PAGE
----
Action: Reduce the amount of antibiotics used in aquaculture systems
Key messagesRead our guidance on Key messages before continuing
- We found no studies that evaluated the effects of reducing the amount of antibiotics used in aquaculture systems on subtidal benthic invertebrate populations.
‘We found no studies’ means that we have not yet found any studies that have directly evaluated this intervention during our systematic journal and report searches. Therefore, we have no evidence to indicate whether or not the intervention has any desirable or harmful effects.
Antibiotics are used in aquaculture to reduce or eliminate harmful bacteria (Burridge et al. 2010). Because they are selected for specific species and bacteria, they usually have low toxicity to other organisms. However, some antibiotics have been shown to accumulate and persist in sediments, with potential negative effects to subtidal benthic invertebrates, such as antibiotic resistance (Burridge et al. 2010; Cabello 2006). The risks associated with the use of antibiotics can be reduced by applying them smaller doses, less frequently or across a smaller area. In addition, research has shown that alternatives to antibiotics can be used successfully in aquaculture (Defoirdt et al. 2011). This may reduce the negative effects on subtidal benthic invertebrates, or even remove the source of the threat, and allow for natural recovery.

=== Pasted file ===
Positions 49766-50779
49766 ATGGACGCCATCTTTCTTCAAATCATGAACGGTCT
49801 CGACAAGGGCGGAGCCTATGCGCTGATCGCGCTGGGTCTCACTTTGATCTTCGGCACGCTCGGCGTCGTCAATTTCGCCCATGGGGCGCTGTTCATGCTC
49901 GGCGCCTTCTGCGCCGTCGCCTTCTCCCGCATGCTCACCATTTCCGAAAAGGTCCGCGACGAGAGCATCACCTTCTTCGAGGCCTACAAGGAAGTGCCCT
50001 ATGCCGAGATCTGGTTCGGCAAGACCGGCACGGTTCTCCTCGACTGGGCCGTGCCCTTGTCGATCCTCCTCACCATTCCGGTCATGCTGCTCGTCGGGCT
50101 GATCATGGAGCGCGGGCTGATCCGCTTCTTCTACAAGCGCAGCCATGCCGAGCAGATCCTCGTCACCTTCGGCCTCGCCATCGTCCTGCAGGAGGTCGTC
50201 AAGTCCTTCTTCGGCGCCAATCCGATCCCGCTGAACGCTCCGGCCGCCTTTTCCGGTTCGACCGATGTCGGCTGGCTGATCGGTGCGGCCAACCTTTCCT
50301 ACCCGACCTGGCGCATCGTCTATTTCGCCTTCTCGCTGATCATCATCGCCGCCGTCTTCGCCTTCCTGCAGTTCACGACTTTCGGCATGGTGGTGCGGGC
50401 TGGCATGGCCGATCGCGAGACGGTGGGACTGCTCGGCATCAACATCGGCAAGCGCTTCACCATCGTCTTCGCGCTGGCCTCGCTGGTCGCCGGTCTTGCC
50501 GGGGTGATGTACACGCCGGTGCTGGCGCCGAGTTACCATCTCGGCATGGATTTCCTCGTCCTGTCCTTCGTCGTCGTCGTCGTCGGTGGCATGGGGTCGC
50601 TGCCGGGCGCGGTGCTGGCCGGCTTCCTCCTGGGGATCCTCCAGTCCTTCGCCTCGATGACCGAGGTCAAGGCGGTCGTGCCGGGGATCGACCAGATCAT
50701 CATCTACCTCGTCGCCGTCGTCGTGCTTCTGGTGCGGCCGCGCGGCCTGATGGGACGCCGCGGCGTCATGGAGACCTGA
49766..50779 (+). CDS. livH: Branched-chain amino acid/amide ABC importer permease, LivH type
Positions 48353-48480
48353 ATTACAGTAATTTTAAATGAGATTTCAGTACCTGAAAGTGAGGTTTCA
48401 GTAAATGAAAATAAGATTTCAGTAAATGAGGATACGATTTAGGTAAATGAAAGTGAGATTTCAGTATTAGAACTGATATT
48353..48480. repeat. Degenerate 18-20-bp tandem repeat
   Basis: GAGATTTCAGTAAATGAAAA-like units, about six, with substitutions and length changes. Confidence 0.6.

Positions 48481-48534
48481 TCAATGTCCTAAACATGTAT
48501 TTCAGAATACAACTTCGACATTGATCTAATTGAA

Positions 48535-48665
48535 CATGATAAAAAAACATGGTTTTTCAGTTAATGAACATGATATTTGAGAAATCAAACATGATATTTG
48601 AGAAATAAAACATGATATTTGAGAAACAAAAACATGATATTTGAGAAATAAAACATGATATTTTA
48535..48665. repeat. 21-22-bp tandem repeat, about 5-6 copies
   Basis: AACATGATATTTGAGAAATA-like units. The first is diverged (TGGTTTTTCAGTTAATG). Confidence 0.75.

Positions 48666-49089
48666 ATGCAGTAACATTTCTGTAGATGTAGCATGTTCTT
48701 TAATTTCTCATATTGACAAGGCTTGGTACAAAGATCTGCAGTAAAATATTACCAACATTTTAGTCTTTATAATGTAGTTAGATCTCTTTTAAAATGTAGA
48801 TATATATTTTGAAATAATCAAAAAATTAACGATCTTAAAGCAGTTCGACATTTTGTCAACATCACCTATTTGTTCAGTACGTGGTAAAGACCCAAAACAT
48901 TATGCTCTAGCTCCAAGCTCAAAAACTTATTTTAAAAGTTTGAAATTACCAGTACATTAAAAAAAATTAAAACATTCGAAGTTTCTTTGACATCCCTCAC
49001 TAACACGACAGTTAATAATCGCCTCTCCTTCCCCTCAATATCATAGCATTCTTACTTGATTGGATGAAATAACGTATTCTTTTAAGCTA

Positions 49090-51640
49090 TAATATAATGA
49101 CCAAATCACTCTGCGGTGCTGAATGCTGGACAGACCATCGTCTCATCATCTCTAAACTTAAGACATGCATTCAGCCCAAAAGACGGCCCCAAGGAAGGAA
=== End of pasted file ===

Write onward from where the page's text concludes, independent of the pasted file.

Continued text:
Evidence for interventions related to the use of pesticides are summarised under “Threat: Pollution – Reduce the amount of pesticides used in aquaculture systems”.
Burridge L., Weis J.S., Cabello F., Pizarro J. & Bostick K. (2010) Chemical use in salmon aquaculture: a review of current practices and possible environmental effects. Aquaculture, 306, 7–23.
Cabello F.C. (2006) Heavy use of prophylactic antibiotics in aquaculture: a growing problem for human and animal health and for the environment. Environmental Microbiology, 8, 1137–1144
Defoirdt T., Sorgeloos P. & Bossier P. (2011) Alternatives to antibiotics for the control of bacterial disease in aquaculture. Current opinion in microbiology, 14, 251–258.